Singh and Gillard, who are here to attend the ASEAN and East Asia Summits, had a 'pull-aside' meeting during which the issue figured.
"I am taking the change of policy to my party conference in December," the Australian Prime Minister told reporters after the meeting.
Giving indications of overturning Australia's long-held position, Gillard on November 15 had said, "The (ruling) Labor Party's current platform prevents us from selling uranium to India, because it (New Delhi) is not part of the Nuclear Non-Proliferation Treaty. I believe the time has come for the Labor Party to change this position."
She gave three reasons for her decision. Firstly, exporting uranium to India would be good for the Australian economy and help create jobs. Uranium currently contributes over 750 million Australian dollars to the Australian economy.
Secondly, she said. "Australia faces a unique set of opportunities in this -- the Asian century, where we live in the right region of the world which will see strong economic growth and India as a rising giant will be part of that strong economic growth, so put simply, our best possible partnership with India is also good for Australian jobs."
Gillard also added that dropping Australia's ban on uranium exports now "makes sense" when there was a "widely supported international strategy to bring India into the Nuclear Non-Proliferation Treaty ... but the US-India Civil Nuclear Agreement changed that strategy, it effectively lifted the de-facto international ban on cooperation with India in this area."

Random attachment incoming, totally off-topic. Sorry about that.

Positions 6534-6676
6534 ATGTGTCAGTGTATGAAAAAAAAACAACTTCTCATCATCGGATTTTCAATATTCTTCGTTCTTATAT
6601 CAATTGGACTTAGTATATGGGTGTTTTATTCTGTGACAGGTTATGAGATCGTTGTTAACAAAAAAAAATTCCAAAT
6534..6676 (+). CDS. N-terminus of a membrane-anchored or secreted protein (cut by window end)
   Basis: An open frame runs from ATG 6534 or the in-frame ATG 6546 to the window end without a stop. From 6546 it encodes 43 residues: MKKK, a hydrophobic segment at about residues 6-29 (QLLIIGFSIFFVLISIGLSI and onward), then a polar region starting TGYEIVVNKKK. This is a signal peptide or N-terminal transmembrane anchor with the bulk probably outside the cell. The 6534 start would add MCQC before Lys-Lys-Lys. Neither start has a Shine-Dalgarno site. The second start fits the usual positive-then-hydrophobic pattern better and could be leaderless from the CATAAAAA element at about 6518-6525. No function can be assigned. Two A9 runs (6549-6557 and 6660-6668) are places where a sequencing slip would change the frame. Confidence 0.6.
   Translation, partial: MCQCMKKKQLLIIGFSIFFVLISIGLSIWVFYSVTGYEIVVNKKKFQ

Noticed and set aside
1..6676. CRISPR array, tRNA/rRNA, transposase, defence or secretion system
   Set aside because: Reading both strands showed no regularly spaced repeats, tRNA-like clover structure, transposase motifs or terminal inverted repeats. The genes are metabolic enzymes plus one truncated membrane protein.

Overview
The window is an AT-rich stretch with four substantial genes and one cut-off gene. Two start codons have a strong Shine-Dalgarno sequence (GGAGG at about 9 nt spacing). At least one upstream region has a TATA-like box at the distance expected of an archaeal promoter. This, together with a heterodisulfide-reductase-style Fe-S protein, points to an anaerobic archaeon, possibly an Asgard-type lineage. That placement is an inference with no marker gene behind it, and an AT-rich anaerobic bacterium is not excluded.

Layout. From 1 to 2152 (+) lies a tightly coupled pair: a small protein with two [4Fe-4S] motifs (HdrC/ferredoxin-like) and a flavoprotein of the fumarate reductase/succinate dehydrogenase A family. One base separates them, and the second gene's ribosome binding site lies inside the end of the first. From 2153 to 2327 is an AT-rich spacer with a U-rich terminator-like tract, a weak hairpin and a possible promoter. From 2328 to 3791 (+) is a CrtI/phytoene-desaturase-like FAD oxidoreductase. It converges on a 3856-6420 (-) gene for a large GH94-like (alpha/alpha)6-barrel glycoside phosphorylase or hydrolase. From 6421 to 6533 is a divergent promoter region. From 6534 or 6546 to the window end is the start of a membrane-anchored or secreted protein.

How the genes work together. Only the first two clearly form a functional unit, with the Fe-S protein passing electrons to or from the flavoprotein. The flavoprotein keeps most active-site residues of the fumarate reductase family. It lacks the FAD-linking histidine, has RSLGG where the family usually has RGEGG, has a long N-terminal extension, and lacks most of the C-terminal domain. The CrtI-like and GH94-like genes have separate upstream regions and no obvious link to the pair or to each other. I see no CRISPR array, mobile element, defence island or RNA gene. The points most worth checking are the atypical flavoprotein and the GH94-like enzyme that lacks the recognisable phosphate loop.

"Consequently given that change in diplomatic circumstances around the world, for us to refuse to budge is all pain with no gain and I believe that our national platform should recognise that reality," she had said.
After making the decision, Gillard had called Prime Minister Manmohan Singh the next day on November 16 during which she informed him about the move. Apparently she had also written a letter to him earlier this month in this regard, sources said.
Gillard's decision has created divisions in her government, with Foreign Minister Kevin Rudd expressing opposition to the move.
"I was not consulted," Rudd, who was in India when Gillard made the decision, said yesterday, adding the Prime Minister did not speak to all her ministers before declaring her position.
Indian government sources have described the move as "better late than never" but said New Delhi will wait to see the final decision that Canberra would reach on the issue in view of differences within the ruling Labour Party.
"They have to first argue among themselves... First let them decide," the sources had said after Gillard's announcement, adding it would be decided later as to whether or not a civil nuclear deal would be required or just a contract would do.